As to why one would use smart bulbs instead of just smart switches, It’s usually one of two reasons.

  1. the person wants the Colour changing effects of the bulbs

  2. The person wants to divide a room into different lighting zones even though all are on a single circuit branch.

In my house, we have quite a mix depending on the exact use of the lights in any particular room. We do have some smart switches with dumb bulbs, and we do have some smart switches of a different type with smart bulbs. Originally we had some smart bulbs without smart switches, but we are three housemates with quite a few people coming through the house in normal times and it just did not work out well for us. But we wanted to keep the smart bulbs because of the colour changing features, so We added the additional smart switches for those.


Regarding cost, there are three different reasons for the wildly varying costs you see right now in Home Automation.

  1. safety certifications. Many very inexpensive Chinese devices do not meet European safety standards. Speaking just for myself, I never wire anything into the mains which doesn’t have strong safety certification. Saving a few euros isn’t worth risking a house fire in my opinion. :scream::rotating_light: but I am quadriparetic, so fire safety is a major issue in my house.

These same devices generally also have better reliability and performance than the knock off‘s.

  1. Advanced features. Different devices offer different features and companies that do their own research and development do normally cost more.

Just as one example, one of the biggest complaints about smart bulbs is that if there is a power outage, when the power is restored, the lights will generally all come on. This can be quite annoying. The reason is understandable: they want to make sure that if the home automation system fails, the regular light switch will still work to turn the bulbs on and off. But it’s still annoying. :rage:

Philips Hue, One of the companies that does its own research and development, has a solution: their app allows you to set the power outage behavior for each individual Bulb. You can either have it come back on to the default, or you can have it restore to whatever the previous setting was when the power was cut. And again you can do that for each individual bulb. So if you would like to have one in the room of a light sleeper maintain its previous setting while having the hall light turn on, you can do that. But these bulbs are considerably more expensive than some of the other brands.

  1. The name. Yes, sometimes the increased cost is just a reflection of marketing and brand strength.

I am on a limited budget and I use home automation for very practical reasons (I use a wheelchair and have limited use of my hands). So I just look at each individual device individually. I do pay more to get better engineering, particularly safety standards, and I sometimes pay more for a specific device which has a particular feature that I want. But I don’t pay extra for brand-name or to make sure that every switch in the house is the exact same shade of ivory. :wink:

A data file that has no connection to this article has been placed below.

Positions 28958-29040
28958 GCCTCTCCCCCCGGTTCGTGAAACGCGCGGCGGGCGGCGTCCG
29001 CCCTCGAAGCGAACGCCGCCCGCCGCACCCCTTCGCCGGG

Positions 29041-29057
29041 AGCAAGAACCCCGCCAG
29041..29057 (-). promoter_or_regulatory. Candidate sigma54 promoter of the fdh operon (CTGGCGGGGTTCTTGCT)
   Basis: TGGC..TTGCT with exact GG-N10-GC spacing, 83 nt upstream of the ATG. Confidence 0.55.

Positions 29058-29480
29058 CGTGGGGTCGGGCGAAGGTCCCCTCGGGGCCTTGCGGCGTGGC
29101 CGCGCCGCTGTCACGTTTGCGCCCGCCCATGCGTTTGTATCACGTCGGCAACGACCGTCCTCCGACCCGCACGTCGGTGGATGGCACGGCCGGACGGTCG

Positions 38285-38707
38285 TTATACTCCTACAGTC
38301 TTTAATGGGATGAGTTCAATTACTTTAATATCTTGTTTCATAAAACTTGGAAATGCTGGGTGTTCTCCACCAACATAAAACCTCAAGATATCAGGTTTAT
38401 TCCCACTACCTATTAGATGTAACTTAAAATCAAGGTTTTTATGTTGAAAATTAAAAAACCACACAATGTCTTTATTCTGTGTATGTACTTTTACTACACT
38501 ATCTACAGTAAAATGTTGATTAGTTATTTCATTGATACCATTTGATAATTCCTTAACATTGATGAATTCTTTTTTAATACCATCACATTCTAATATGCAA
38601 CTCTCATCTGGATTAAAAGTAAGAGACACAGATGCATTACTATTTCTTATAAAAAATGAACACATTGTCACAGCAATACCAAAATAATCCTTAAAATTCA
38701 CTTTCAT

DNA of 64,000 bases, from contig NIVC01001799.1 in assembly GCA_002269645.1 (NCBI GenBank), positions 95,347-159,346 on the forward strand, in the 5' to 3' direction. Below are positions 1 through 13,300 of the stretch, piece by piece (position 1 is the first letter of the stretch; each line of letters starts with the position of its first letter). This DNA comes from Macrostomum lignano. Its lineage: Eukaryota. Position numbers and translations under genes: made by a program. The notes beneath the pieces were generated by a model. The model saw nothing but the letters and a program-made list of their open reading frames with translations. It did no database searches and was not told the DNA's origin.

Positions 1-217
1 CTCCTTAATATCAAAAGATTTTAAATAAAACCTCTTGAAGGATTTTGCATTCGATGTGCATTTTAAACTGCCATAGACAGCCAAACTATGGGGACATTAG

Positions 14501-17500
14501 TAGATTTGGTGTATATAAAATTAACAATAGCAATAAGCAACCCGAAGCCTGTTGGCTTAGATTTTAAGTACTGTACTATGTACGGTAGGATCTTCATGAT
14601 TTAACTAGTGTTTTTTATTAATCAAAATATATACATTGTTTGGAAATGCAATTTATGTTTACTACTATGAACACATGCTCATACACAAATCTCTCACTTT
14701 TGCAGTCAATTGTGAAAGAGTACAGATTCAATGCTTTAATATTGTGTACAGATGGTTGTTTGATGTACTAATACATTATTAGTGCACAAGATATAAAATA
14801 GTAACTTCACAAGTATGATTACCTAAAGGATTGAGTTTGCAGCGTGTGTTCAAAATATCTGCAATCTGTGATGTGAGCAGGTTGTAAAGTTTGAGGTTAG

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Just noticed that you said you have an iPhone. Apple HomeKit is another home automation option to consider. The hue system works well with it, so all of the “friends of Hue“ switches that I mentioned will work.

Apple is having a big event today and so the site has an “updating“ page at the moment and I can’t link to it. But it might be worth considering. At present they don’t have a multi button device like the remotec, but they do have all the other device classes and it’s an excellent quality system that’s quite easy to set up. I do use this in my own home. So just something else to look at.

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I want to highlight one more thing what @JDRoberts hasn’t brought up before, when you are trying to choose between smart switches and bulbs.

I don’t know what colours you will be using your newly designed “double”-room, and what furniture do you have there and generally what level of light you will require, but many time smart bulbs tend to provide less brightness than what is available from dumb bulbs (talking of LED bulbs) Due to this, you might need more bulbs to use or just to use smart switches due to the needed level of illumination.

It is worth to check some Youtube videos of smart bulbs, how they compare to each other.

I am a big fan a Philips Hue bulbs, and I think they have really good colors, but have to admit, the brightness is a bit of an issue time to time. For ambient background is perfect, it definitely can set the mood in a room, especially, if you have a Philips TV what might be compatible with it out of the box and support their Ambilight solution. (That is a really fancy thing…)
Anyhow, it is worth to consider what kind of fixtures are you going to use, how the light is going to be distributed. Some brands has bulbs with directional sources, like the LIFX Original bulbs, some can be used in any fixtures as they work like a normal bulb.

(Of course, if you have any problems with your vision, then it is a must to consider how much light you will need for reading or any other situation, to do not ruin it further…)